Uralbas
      • And as proof of the news article

        The government does care for its people.
        Uralbas
  • Samsung could learn from Apple.

    Farm out your manufacturing to Chinese companies, where bad working conditions are part of the government financial plan. No lawsuits to worry about.
    anothercanuck
  • Well cone on all of you Apple detractors

    where did you hide your ethics?

    Oh, I forgot, this is Samsung, not Apple, and so bad behaviour doesn't count.
    Wakemewhentrollsgone
    • Ooops

      obviously, that should have been "come on", but I can see the irony of "cone on" those who have lost their moral compass.
      Wakemewhentrollsgone
  • Two points

    The sad reality is that most consumers neither know nor care about the worker's condition in foreign plants. If they did - 80% of the products on the shelf would go unbought. Even though Apple took a bit of a hit for the Foxconn stuff, for the most part it really didn't affect sales.

    "But this is different - Apple had a service contract with Foxconn, who treated its employees poorly despite telling their client that labor regulations would be respected. This is not to say that Apple wasn't also at fault, but the company treated the situation in a transparent manner and Tim Cook made sure that he was seen flying to China to demand changes."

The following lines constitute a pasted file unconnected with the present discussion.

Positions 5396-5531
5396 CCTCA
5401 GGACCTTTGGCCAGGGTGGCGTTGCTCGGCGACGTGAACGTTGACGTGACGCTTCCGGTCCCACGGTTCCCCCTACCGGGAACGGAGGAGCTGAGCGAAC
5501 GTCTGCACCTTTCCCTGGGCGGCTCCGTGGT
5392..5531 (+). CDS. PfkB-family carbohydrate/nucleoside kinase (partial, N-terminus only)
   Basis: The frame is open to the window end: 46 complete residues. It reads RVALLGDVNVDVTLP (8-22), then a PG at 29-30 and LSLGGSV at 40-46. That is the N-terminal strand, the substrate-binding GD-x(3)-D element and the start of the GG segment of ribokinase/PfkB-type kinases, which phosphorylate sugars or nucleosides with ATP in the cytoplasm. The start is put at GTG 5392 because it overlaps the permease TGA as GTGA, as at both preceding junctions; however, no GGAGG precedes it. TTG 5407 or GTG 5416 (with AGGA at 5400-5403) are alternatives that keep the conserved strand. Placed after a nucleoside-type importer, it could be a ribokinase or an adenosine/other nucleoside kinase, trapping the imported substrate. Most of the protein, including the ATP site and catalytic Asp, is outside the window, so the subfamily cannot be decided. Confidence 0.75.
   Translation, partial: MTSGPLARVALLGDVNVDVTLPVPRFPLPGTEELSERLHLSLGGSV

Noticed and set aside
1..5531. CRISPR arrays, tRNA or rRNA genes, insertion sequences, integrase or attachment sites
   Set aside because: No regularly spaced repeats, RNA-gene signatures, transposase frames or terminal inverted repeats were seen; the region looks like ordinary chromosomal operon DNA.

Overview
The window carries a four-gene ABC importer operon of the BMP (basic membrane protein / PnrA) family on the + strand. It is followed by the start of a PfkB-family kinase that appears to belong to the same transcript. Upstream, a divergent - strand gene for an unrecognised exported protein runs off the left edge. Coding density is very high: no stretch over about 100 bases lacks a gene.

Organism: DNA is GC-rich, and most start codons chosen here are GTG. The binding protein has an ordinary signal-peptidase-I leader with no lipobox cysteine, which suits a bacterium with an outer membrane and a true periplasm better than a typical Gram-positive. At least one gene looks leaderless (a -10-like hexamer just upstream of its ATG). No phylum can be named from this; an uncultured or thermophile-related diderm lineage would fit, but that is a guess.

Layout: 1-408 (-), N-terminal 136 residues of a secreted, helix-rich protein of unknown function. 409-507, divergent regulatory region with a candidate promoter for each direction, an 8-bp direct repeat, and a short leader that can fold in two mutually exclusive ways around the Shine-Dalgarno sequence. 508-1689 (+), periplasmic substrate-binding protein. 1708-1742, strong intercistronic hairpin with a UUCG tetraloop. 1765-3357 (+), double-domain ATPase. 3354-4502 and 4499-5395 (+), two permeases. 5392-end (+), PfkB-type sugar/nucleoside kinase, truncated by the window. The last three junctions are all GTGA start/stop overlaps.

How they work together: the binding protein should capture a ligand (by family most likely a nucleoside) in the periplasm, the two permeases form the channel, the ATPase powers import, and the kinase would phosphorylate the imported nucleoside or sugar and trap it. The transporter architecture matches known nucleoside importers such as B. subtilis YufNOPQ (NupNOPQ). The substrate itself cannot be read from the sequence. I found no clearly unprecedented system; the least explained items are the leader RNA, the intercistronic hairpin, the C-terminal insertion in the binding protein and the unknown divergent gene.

That's kind of editing history. In fact, Apple denied the problems, then deferred them to Foxconn and really only stepped up to the plate when it was clear this wasn't going away.

    Samsung isn't under the same pressure to be seen as responding quickly mainly because the US isn't their only market - that being said, so far, they've responded fairly quickly and have, for the most part, worked with officials to determine the cause of problems and fix it.

    Finally, while I'm sure Samsung doesn't pay all their employees equitably, I do know that Samsung pays its Korean workers a lot better than FoxConn pays theirs.
    TheWerewolf
    • Maybe you should do some basic research before defending Samsung

      It takes less than a second do find a LONG list of problems that Samsung still has with the way they treat workers in Korea alone. Brazil (and Mexico) are not the only two places where they abuse employees.